Let’s get it right! We, the teachers, should sound like we at least know what we are talking about. Every time I read or hear someone say they are an ESL teacher in Taiwan, it drives me nuts!!! :no-no:
[b][color=#4000FF]EFL: English as a Foreign Language[/color]
[color=#408000]ESL: English as a Second Language[/color][/b]
There is a difference between the two, not only by definition, but also in teaching methods and needs. The main differences between EFL and ESL are the students and the location where English is being taught to speakers of other languages. Starting with the basics:
EFL stands for: English as a Foreign Language
ESL stands for: English as a Second Language.
An English teacher who teaches English to speakers of other languages in a non-English speaking country is teaching EFL. For example, an American living and teaching English in Taiwan is an EFL teacher. His or her students are most likely Taiwanese and their first language (L1) is Chinese. The students are studying EFL…NOT ESL!
A teacher living and teaching English in an English speaking country, such as the U.S. or Australia, is teaching ESL. The teacher’s students are mostly likely students who are from non-English speaking countries, but are now living and studying English in an English-speaking country.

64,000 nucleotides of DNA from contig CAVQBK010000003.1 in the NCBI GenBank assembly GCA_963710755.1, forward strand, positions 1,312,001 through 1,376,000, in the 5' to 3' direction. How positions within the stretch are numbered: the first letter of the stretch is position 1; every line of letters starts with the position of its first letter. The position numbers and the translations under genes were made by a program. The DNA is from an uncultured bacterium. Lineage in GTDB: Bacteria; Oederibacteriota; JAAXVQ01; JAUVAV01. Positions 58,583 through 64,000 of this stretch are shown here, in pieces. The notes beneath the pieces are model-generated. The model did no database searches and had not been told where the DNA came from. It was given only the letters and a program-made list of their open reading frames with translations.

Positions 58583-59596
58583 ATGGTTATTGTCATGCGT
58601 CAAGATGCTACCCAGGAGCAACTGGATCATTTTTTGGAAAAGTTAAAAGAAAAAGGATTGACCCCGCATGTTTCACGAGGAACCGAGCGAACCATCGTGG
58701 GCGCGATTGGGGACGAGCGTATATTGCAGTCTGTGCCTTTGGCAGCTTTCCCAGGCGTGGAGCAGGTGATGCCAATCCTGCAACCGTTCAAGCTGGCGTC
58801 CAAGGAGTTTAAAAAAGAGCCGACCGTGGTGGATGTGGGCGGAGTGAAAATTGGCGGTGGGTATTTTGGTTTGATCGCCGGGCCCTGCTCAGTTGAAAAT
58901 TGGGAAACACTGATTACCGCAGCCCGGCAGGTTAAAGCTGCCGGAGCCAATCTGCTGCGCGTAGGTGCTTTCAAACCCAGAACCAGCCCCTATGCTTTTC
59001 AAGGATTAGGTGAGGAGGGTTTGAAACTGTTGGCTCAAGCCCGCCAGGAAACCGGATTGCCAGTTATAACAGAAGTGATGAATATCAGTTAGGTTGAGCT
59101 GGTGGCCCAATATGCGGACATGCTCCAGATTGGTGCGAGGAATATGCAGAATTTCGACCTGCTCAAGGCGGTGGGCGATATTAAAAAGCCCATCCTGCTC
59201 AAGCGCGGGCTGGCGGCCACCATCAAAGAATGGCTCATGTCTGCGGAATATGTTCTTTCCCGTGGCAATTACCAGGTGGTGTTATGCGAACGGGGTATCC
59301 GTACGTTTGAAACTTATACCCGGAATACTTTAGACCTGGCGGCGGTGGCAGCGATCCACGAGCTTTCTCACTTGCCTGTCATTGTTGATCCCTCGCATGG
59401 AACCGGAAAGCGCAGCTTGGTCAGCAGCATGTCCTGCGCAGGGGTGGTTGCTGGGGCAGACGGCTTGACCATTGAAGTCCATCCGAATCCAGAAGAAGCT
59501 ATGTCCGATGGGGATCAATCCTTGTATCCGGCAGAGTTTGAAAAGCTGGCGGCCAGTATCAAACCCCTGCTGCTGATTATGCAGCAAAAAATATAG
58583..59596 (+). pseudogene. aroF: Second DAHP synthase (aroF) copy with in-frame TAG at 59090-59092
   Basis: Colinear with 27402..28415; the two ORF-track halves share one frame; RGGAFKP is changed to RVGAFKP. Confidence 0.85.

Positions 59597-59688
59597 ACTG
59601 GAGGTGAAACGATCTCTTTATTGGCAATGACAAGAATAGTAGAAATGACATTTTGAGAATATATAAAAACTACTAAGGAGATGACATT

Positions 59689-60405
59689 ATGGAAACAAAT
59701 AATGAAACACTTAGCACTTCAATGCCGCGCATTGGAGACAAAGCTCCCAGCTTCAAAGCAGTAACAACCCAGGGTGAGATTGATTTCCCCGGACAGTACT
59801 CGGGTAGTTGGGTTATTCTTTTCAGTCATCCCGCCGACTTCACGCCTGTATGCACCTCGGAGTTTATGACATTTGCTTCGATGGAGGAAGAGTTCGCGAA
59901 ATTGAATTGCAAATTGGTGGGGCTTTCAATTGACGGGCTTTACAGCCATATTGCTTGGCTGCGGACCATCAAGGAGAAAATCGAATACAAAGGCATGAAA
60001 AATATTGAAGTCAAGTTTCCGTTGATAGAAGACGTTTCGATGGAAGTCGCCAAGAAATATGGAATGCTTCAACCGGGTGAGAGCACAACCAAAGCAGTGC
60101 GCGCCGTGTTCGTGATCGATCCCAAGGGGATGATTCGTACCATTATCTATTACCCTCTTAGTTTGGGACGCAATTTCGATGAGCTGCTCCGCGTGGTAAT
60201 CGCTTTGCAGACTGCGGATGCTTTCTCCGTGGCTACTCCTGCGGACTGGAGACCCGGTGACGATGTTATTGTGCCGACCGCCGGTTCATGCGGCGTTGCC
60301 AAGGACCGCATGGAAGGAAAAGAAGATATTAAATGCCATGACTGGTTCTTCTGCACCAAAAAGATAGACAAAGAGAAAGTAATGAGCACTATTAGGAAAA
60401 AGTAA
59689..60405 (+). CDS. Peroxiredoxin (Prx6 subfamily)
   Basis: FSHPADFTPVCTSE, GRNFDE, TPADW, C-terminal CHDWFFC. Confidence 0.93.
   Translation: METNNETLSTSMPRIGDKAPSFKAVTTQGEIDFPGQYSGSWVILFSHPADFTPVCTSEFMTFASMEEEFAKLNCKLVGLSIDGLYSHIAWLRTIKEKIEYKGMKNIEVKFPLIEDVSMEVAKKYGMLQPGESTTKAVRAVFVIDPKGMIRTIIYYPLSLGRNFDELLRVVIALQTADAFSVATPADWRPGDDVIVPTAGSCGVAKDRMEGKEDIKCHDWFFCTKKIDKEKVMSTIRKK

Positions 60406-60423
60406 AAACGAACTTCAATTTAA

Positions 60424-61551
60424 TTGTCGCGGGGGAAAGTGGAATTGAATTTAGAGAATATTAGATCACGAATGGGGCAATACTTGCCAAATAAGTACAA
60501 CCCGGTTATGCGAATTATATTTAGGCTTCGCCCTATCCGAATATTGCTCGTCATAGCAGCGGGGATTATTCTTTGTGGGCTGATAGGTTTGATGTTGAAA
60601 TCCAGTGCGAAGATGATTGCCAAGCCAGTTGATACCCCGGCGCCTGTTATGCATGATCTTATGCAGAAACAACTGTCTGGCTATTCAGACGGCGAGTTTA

For the English teacher, the differences between EFL and ESL may require different lesson plans, different approaches and different topics. An English language learner studying ESL may have more immediate English needs. The student may not need to worry about grammar right away, but may need to learn basic survival skills as quickly as possible. A student studying EFL may not be as concerned about learning English as quickly as possible because he or she is probably living in a country where he or she speaks the primary language of the country and is able to take care of the necessities of daily life.
Many private schools tend to teach in, what they like to call, an immersed environment where only English is spoken. This means that they treat English teaching as ESL and not EFL. In this instance, many people assume it is ok to refer to it as ESL, but in fact the student is still living in an EFL environment – the student does not need or use English in their day to day needs outside the classroom.